Career development and lasting relationships
I met Dr. Rohde at a seminar my wife, Barb, attended and I tagged along. As assistant superintendent of the sponsoring school district, Dr. Rohde introduced the speakers, left the podium, and approached me standing in the lobby.
“Not interested in accounting?”
“Not much beyond balancing our checkbook, and my wife doesn’t even trust me with that.” Why are you here? penetrated the ether between us. “My wife had a class at the University of Wisconsin with the head of your business department.”
“Harold Bisel.” He nodded. “Damn good teacher.”
“Actually, Barb and I are both just wrapping up our Masters of Art programs along with Harold.”
“In business and…?”
After an embarrassing blank stare, I responded, “I teach high school English in Chippewa Falls, Wisconsin.” A not-so-subtle hint, “We’re considering a move back to Minnesota.”
“An English teacher. Don’t have any openings in the business department for Barb, but why don’t you give Larry Cozad a call? He’s looking for a couple of English teachers in his building.”
I joined Barb at the social gathering following the business sessions, and approached Harold about my informal discussion with his boss.
His response, “Facilitator. There are no bosses at our school. Fred doesn’t bother teachers if they do their jobs.” He faced Barb. “I wish we had an opening in my department. No policy against husband and wife working in the same building.”
“Hold on. Dr. Rohde didn’t offer me a contract.”
“If Fred likes you…. Sparks fly if he doesn’t.”
Larry Cozad’s secretary interrupted his meeting to announce my arrival. He stepped out of the room to shake my hand. “My schedule kind of got tangled, but I believe we settled quite a bit over the phone last week. I Fred is available.”
He cued his secretary with a nod, and she gave my shoulder a gentle nudge. “This way.” Half way around a ring of office doors, the inner core of the administrative circle, she peered into a room and announced, “Mr. Storkamp is here to see you.”
With his back to a cluttered desk, Fred faced a table spread with papers and half a dozen sharpened pencils, his trademark posture. He pointed the stem of his unlit pipe at a chair where I assumed he wanted me to sit. “I’m glad you decided to join us.”
Astounded, I probably mumbled some favorable observations about the school and the two teachers I had known through Barb’s class.
“We’ve got a regular English position available.” He leaned forward. “Not much chance to distinguish yourself. But, the other one…”
Dumbfounded, I responded to his implied suggestion. “Larry told me a bit about the school-within-a-school concept.”
“Look.” He brushed his arm across the table, papers fluttering. “Mod scheduling needs some tweaking if it’s to survive.” He realigned the strewn papers and stared at them. “About two hundred kids got lost in the shuffle last year. They never attended any of their classes, and we can’t let them wreck it for the other two thousand. That assignment would put you at the cutting edge of one of the premier movements in education today.”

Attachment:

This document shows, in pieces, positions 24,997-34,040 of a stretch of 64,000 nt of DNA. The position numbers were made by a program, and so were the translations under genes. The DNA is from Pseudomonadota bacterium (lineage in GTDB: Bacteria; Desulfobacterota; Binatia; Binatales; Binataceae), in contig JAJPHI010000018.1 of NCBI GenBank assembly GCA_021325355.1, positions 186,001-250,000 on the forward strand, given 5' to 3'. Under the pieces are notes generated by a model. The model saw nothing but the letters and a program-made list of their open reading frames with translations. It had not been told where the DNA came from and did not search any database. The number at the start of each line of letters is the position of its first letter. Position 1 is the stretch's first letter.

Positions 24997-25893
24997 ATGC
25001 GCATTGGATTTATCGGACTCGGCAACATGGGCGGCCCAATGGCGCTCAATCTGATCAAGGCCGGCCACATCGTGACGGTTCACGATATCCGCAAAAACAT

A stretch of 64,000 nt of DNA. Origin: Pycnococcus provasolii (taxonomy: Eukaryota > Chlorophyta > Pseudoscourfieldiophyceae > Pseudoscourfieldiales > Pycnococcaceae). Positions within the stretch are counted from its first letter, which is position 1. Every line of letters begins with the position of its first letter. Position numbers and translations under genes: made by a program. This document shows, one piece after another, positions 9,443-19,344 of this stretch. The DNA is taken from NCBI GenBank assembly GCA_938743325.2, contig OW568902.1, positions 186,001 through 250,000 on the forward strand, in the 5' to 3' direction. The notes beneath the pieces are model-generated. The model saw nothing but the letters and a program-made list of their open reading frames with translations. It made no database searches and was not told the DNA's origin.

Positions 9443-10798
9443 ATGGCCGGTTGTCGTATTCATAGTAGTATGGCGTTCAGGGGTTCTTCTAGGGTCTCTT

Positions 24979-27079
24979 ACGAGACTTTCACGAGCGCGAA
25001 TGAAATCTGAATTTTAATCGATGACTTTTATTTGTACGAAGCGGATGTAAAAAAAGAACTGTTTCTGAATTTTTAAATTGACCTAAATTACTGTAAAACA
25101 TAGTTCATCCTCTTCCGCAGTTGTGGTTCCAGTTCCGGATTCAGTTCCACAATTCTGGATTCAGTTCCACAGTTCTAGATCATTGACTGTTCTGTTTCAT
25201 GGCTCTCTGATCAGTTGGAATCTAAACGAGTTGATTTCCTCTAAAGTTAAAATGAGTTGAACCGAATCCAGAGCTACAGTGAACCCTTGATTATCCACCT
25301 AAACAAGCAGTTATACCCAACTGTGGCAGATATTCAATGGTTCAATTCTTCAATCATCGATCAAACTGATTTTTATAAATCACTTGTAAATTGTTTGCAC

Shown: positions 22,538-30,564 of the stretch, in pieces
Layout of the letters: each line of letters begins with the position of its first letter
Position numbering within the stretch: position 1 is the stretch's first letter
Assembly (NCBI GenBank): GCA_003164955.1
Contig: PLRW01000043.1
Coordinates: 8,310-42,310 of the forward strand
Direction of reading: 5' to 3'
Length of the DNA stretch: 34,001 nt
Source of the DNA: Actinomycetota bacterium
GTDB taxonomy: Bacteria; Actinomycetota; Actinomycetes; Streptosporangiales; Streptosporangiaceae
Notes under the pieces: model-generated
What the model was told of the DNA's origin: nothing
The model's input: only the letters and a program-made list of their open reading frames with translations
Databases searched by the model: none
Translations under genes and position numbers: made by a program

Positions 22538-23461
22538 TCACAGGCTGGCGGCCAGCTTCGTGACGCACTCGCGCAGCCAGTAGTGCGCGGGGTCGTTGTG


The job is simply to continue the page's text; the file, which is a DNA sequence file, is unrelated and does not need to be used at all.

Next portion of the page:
In one fell swoop I’d been hired, offered a choice of two teaching positions, and had one taken away.
From the desktop behind him, he grabbed a salary schedule and laid it in front of me. “How many years of experience do you have?”
“Four—three in Wisconsin and one at the St Cloud State Reformatory.”
He perked up. “Why’d you quit the reformatory job?”
“To get my master’s degree in Wisconsin.” I didn’t mention being turned down at St. Cloud State University because of my grades.
He nodded and put an ‘x’ on Master’s step plus four years experience. “Any credits beyond your degree?”
“Twelve quarter credits.”
He checked the plus fifteen credit category and glanced at his watch. “Come with me.”
From the administrative circle we proceeded to the academic wing, a much larger circle of classrooms, and entered the media area—library—at its center. He located a projector and packet of film strips. “View these and take the self correcting test. It’s worth three graduate credits.”
He jotted an address on a scrap of paper. “Stop at my house when you’re done, and I’ll sign that you’ve completed the course. Before you leave, check with my secretary to see what documents she needs to prepare a contract for the board to approve.”
Larry Cozad, principal, appointed me leader of our team of four teachers and two interns, but Fred remained my mentor and, as it turned out, my protector. A month or two into the school year, half a dozen teachers requested a meeting with him to vent their frustrations with my program. Fred had me sit in. Obviously caught off guard by my presence, they hesitated.
Fred began, “Roger’s sitting right here. Tell him your concerns.”
Ed, an English teacher who’d rather teach Latin, said, “Your team is doing a good job under the circumstances.”
Fred said, “I agree, but I don’t think that’s what’s bugging you.”
Bill, the phys-ed teacher from whom I felt some empathy, faced me and said, “It’s not fair to the rest of the kids,” leaving the details unstated.
A woman from the science department said, “They’re out of control.”